I wonder sometimes whether BioWare will ever do another trilogy of games again, because the more time that passes, the more I appreciate what an ambitious idea that was, with Mass Effect. Three games that would tell one story and that you could carry one hero all the way through – that’s not just bold, that’s borderline outrageous, especially when you consider all the choices and consequences typically in one of the studio’s games. And it’s only now, really, when I see no one else attempting to do the same thing – not to that degree, anyway – I realise how special it was.
Perhaps it was so hard to do, BioWare never wanted to do it again. It’s a thought that leads me down a rabbit hole and to someone I’ve dubbed Mr Mass Effect: Mac Walters, the writer who spent 19 years at BioWare, and most of it writing and making Mass Effect. He was senior writer on ME1, lead writer on ME2 and ME3, creative director (eventually) on Andromeda, and then project director on the Legendary Edition remaster. He wrote Mass Effect books and graphic novels, and, it turns out, he was there at the very beginning, when a core group of people – project leader Casey Hudson, systems designer Preston Watamaniuk, and writer Drew Karpyshyn – dreamt Mass Effect up.
And the trilogy idea was already there then, he says. “It was definitely Casey [Hudson’s] idea,” Walters tells me, in a larger podcast interview you’ll see embedded in this piece, and is available wherever you listen to podcasts.
“I would often sit in their office and we would [talk about], ‘What is the game going to be?’ But from the level of ‘it was Jack Bauer in space’ – that was an early thing that we talked about, and the idea of it being a trilogy of games. That was something that Casey had put a stamp on very early, even before, when I was still finishing off Jade Empire.”
And the reasoning behind it being a trilogy was two-fold: one, to make it feel cinematic, in the way that the three-arc Star Wars story was. Hudson was apparently greatly inspired by Star Wars. “We often talked about Mass Effect 2 being the darker middle act, much like Empire [Strikes Back] – there was a lot of influence coming from that from day one.”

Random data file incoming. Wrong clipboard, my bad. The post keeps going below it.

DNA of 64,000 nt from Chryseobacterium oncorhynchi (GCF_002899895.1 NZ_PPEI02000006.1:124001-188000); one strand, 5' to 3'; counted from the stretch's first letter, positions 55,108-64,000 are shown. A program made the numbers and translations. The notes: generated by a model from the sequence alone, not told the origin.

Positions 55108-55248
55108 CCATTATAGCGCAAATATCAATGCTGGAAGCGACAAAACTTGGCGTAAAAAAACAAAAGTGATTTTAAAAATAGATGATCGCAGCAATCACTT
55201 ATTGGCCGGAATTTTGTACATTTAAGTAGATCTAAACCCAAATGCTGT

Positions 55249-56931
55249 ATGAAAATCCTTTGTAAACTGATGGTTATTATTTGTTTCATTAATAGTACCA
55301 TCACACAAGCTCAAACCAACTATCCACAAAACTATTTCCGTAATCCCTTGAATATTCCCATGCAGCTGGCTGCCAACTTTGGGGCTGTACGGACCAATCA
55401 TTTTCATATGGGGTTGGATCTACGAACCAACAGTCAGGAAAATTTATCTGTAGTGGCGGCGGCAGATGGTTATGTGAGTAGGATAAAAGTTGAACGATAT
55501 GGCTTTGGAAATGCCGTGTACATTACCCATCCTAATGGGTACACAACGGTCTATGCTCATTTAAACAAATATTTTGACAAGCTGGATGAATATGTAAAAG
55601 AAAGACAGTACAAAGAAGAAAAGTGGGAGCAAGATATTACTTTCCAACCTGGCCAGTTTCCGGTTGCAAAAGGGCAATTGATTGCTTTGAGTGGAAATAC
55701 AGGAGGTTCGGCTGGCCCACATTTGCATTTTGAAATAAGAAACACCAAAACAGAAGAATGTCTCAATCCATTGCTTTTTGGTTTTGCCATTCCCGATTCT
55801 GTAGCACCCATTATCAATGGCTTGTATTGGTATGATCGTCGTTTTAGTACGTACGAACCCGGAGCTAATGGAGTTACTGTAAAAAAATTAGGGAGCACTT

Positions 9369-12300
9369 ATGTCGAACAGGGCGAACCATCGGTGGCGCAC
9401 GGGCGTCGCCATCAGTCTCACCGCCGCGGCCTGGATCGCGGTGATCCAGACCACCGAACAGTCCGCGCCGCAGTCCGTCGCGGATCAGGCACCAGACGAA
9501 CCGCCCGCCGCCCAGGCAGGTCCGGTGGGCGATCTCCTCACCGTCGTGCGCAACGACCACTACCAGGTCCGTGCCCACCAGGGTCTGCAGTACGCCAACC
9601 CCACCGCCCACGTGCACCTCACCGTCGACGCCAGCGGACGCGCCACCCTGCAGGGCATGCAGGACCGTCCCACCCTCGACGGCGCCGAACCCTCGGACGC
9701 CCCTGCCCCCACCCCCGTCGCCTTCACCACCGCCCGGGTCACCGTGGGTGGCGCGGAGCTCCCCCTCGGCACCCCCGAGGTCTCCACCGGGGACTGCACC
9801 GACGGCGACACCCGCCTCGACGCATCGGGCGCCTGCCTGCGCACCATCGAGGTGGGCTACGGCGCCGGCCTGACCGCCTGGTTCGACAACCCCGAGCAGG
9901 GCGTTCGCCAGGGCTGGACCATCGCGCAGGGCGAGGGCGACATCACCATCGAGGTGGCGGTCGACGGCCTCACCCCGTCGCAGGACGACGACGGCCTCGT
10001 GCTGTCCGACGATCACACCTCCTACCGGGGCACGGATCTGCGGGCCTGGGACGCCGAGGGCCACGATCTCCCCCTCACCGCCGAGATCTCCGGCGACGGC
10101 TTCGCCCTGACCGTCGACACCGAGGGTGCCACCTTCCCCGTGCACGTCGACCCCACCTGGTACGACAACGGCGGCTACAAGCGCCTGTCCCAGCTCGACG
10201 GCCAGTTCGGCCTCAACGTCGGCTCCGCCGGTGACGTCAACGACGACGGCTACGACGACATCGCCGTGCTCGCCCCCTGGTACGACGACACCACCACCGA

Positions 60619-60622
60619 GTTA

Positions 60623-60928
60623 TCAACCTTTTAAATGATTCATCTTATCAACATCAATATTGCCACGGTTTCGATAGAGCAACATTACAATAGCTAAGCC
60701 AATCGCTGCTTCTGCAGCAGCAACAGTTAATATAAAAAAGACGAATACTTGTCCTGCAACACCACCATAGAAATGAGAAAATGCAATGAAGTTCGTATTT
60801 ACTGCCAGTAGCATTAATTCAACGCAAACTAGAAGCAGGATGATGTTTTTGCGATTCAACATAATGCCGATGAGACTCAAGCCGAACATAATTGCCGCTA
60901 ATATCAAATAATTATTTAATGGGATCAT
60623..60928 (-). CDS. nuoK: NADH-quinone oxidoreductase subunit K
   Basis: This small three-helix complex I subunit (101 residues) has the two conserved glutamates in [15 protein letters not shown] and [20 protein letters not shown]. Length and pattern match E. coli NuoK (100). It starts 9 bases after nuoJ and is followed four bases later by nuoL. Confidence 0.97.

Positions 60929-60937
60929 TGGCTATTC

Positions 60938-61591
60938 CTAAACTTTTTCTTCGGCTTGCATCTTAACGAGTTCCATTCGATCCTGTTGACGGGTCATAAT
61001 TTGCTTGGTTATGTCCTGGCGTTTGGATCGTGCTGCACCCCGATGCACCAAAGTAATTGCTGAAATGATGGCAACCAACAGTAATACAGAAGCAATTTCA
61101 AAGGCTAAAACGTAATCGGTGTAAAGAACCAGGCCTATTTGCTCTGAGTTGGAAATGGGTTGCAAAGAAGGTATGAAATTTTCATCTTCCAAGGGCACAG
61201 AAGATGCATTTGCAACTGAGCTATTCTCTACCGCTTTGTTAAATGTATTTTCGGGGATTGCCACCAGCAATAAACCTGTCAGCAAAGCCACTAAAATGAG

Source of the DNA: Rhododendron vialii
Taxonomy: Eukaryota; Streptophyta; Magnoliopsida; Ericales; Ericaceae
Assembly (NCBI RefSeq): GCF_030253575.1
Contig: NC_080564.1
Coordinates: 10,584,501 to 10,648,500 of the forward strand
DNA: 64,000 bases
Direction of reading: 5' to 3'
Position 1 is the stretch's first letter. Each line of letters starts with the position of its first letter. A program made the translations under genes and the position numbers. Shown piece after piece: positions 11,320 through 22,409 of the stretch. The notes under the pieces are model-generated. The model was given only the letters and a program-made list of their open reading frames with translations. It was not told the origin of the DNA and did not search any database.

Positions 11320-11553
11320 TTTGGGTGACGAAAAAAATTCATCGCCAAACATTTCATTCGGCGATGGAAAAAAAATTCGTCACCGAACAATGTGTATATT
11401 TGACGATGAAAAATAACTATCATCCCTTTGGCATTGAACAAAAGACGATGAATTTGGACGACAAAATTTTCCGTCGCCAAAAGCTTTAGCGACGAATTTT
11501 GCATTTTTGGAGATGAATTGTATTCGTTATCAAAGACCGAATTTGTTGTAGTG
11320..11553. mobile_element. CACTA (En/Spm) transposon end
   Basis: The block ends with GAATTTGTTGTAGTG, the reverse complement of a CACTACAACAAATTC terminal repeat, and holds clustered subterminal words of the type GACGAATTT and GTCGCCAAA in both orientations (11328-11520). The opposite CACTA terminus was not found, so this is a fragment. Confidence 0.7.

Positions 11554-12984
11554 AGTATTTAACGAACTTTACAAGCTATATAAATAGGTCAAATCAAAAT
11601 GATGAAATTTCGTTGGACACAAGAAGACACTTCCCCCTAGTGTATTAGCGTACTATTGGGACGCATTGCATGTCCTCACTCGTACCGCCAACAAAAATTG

Two: BioWare needed an exciting innovation to sell the series with. This was a new IP, remember – the studio had left Star Wars behind with Knights of the Old Republic, and was now striking out into space on its own. And a trilogy was exactly the kind of idea that would make people take notice of it. “Saying we’re going to do three games in a franchise: okay that’s challenging,” says Walters. “But [saying] we’re going to do three games where the choice and consequences actually carry over for you: that was the big bold innovation that we tackled.”
On the very first design document, then, were sections for Mass Effect 2 and 3. Small sections, mind you. “At that time, we had maybe a generous paragraph of what we thought Mass Effect 2 might be,” he says, “and literally a line on what Mass Effect 3 would be. And it would be very aspirational, like, ‘Let’s wrap this whole thing up!'”
The intention was to seed ideas that would grow through the series, but exactly where they’d end up or how they’d be resolved, they didn’t know. The pervading feeling was, “We’re not going to answer this now, and we don’t know how or where or when we’ll answer it, but we want to put the mystery in there and then pay it off some day going forward.”
Walters remembers talking about the romance arcs a lot back then, and already there were ideas for Ashley and Kaidan to be potential romances that would stretch through the trilogy. “I remember even talking, early days, about having Ash and Kaidan – or whoever survives of course – fall away from you in the second game only to return in the third game, and this idea that if you stayed true to them there might be something different than if you didn’t.” And, of course, that idea made it into the final game.
But a lot of things were left open-ended simply because “we weren’t sure where we wanted to take things”. For instance, you’ve probably read about the different ideas BioWare originally had for the Reapers and what was going on there, and how it would all be wrapped up. The original lead writer, Drew Karpyshyn, had this whole Dark Energy idea that wasn’t used. But he wasn’t upset about that when I spoke him about it, in the wake of Mass Effect 3 being released. As he told me, “projects evolve, and you rarely end up in the place you expected when you first started”.